Razer has gone out of their way to make a series of products that basically illuminate your entire desktop setup based on whatever game you may be playing at the time. Headphones, gaming mice, keyboards, even a mouse pad. This time around we’re trying out the Razer Nommo Chroma. But how well do they actually hold up as gaming speakers beyond the flash and flare of programmable lighting? We hooked it up and gave them a proper test with several games from our Steam library.
The speakers themselves are pretty simplistic in their design. One side serves as the primary source for the power, transferring audio, and being an input/output source. The other side simply has one input to get audio and power from the other side. You have a built-in USB that connects to your PC and works with Razer’s Synapse software that allows you to command the color design. Beyond that, the system comes with a 3.5mm jack so you can connect another device as you see fit for an input on the AUX port, and there’s a headphone port as well. While the speakers themselves look relatively big (about the size of a police officer’s radar gun) they’ve been made to make every option available to you without a ton of wiring and hookups.
The audio to the speakers was great, and they both pack a bit of a punch when you turn them on. The right speaker also comes with two dials to adjust the bass, which does get pretty intense, as well as the overall volume control that you can monitor how high it is with the light at the base of the speaker. As we were going through every game, the audio sounded crisp and clear, unless we really wanted to crank the bass up and get our desk rumbling. The downside to this is that the sound is concentrated between the two, so surround sound doesn’t come off the way you would hope it could.
As to the lighting aspect, there’s bonuses and minuses to these speakers. The bonuses are that they interact with the rest of your Chroma gear however you set everything up. So if you have a passion for the color yellow, you can fine-tune them with the Synapse software to match up with the rest of your gear. The minuses to this are that it’s basically just mood lighting. A couple of the newer models of speakers from other companies we’ve recently reviewed in the past include the ability to interact with the game, while these don’t. It’s just lighting, not interactive lighting.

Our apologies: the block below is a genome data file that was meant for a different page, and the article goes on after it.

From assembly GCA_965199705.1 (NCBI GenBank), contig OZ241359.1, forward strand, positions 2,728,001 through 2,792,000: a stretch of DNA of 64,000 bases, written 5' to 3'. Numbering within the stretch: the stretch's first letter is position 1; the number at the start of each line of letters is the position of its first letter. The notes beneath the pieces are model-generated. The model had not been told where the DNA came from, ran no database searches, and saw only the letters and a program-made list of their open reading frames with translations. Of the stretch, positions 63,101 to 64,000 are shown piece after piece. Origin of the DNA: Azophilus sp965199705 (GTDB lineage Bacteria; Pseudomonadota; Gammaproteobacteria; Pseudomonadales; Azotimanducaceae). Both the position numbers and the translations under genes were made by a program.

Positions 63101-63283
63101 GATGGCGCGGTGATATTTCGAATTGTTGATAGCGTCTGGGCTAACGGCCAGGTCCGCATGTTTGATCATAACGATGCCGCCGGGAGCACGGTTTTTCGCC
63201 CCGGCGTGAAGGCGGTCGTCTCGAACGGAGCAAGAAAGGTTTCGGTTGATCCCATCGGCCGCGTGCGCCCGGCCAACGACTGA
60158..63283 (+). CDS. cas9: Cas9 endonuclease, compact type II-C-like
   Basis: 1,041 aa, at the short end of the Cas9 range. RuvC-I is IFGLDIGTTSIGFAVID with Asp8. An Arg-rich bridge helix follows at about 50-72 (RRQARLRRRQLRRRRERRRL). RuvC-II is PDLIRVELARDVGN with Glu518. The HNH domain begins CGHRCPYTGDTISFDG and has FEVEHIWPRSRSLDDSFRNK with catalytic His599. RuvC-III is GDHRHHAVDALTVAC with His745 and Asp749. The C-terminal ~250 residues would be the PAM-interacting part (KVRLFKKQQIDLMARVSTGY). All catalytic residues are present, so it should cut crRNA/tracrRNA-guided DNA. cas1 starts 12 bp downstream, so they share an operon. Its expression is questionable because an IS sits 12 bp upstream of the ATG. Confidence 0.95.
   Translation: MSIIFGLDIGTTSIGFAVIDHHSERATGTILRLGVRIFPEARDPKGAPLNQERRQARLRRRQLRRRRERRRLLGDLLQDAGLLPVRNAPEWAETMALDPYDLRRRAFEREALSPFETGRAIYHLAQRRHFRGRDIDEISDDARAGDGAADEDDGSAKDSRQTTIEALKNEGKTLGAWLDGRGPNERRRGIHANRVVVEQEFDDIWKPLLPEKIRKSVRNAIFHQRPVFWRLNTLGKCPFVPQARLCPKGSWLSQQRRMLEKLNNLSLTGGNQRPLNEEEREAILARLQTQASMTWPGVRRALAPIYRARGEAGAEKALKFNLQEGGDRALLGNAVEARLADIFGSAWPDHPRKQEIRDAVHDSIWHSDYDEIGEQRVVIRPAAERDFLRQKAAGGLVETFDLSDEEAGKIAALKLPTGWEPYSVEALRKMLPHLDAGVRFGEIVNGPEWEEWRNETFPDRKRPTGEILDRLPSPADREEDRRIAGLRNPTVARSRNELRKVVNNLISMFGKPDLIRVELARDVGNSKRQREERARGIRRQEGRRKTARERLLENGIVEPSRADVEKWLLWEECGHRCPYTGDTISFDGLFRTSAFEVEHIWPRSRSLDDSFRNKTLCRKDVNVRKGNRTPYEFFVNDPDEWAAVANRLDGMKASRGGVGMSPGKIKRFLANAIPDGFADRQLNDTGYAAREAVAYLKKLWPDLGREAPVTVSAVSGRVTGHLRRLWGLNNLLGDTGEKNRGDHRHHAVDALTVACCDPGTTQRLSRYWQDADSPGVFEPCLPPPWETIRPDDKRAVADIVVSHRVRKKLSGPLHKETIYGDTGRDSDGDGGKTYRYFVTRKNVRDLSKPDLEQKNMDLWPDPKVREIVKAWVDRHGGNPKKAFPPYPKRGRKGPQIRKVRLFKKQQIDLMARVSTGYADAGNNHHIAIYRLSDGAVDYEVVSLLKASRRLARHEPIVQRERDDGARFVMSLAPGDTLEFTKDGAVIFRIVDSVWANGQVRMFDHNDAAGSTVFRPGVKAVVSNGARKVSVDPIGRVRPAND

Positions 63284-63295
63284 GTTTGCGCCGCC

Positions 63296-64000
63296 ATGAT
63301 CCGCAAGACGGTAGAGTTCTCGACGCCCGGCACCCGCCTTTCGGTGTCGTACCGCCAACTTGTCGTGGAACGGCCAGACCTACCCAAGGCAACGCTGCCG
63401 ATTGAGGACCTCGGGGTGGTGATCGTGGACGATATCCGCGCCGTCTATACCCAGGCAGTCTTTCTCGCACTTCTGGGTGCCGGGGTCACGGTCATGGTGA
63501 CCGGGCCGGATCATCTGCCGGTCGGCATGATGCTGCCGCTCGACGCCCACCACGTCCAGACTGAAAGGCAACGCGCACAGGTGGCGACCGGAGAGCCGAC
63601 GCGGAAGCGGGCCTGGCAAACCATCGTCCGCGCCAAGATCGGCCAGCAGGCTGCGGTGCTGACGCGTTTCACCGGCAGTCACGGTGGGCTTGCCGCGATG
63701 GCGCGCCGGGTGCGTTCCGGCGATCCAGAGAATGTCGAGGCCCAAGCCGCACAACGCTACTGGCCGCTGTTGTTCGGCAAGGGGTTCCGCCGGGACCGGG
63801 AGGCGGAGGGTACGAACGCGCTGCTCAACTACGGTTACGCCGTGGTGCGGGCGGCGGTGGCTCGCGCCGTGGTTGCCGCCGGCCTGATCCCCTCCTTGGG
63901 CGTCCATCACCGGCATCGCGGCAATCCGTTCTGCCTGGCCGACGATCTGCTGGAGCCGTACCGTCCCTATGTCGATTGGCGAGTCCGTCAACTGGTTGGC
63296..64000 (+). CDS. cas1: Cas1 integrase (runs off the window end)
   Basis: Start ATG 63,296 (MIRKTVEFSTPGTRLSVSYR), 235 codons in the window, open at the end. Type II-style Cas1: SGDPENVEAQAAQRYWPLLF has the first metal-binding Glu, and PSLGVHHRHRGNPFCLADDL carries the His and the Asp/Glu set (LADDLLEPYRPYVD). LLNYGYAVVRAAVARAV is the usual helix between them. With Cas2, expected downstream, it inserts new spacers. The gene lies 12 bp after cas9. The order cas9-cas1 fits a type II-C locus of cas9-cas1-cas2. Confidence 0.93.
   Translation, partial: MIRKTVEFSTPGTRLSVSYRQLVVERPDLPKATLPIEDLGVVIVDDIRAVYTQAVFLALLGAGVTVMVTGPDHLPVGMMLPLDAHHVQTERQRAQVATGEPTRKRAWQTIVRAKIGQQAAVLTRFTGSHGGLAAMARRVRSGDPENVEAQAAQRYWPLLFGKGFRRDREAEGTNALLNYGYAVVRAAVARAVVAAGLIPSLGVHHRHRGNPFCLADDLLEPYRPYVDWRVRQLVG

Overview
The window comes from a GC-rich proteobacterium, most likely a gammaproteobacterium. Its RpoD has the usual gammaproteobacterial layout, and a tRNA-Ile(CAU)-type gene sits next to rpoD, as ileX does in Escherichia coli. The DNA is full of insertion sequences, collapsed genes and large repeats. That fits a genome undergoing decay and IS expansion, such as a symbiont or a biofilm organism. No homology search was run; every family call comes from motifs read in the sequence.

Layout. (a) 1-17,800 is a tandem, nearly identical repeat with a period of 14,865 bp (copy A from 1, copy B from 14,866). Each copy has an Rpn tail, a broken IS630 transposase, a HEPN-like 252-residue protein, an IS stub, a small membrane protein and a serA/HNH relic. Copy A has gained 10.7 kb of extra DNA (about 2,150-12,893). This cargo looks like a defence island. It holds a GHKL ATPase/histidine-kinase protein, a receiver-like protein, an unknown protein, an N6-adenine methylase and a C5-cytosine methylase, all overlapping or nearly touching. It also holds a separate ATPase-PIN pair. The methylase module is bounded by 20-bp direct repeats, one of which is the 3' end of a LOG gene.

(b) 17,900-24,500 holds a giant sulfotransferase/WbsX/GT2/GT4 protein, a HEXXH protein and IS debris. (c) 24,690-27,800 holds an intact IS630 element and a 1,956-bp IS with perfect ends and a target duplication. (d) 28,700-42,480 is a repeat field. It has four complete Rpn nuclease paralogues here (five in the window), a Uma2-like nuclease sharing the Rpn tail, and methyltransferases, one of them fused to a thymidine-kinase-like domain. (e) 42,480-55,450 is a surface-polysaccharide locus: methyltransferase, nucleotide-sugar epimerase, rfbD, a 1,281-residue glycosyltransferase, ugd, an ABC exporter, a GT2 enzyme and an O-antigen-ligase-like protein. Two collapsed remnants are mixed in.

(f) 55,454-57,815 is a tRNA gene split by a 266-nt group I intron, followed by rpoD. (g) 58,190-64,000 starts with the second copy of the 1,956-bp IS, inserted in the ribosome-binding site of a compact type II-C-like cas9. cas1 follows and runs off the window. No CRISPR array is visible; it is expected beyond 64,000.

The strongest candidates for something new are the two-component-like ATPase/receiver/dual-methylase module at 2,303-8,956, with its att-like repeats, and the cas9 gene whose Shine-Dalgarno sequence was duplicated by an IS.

Overall, I enjoyed the Nommo Chroma a lot for what it had to offer in audio, but not so much in the lighting. When it comes right down to it, they don’t illuminate that much. I actually got more light out of Razer’s recent mouse mat than I did out of these speakers. These are basically for people who love Razer’s Chroma series and want the speakers to match up with the rest of their gear. The going price for these right now is $150, which is about $50 more than the previous model, so you are taking a hike in price for the lights. If you’re a Razer addict, this is probably your style.
- Stepping Up Our Edge: We Review the Razer Abyssus Essential Gaming Mouse
- Gaming in the Dark: We Review the Razer Goliathus Chroma Mouse Mat
- Razer Announces the Razer Game Store for PC Players
- Asking for a Fight: We Review Razer's Panthera Arcade Stick
- Listening For Changes: We Review Razer's Electra V2
- Sega is Giving Yakuza 3, 4, and 5 Remasters on PS4 - May 22, 2018
- Dead or Alive 5: Last Round Will Be Coming to EVO 2018 - May 22, 2018
- Guerrilla Games Appears to Be Working on a New RPG - May 22, 2018
- Splatoon 2’s Second Soundtrack Will Be Released in July - May 22, 2018
- Donkey Kong Will Be Coming to Mario + Rabbids Kingdom Battle in June - May 22, 2018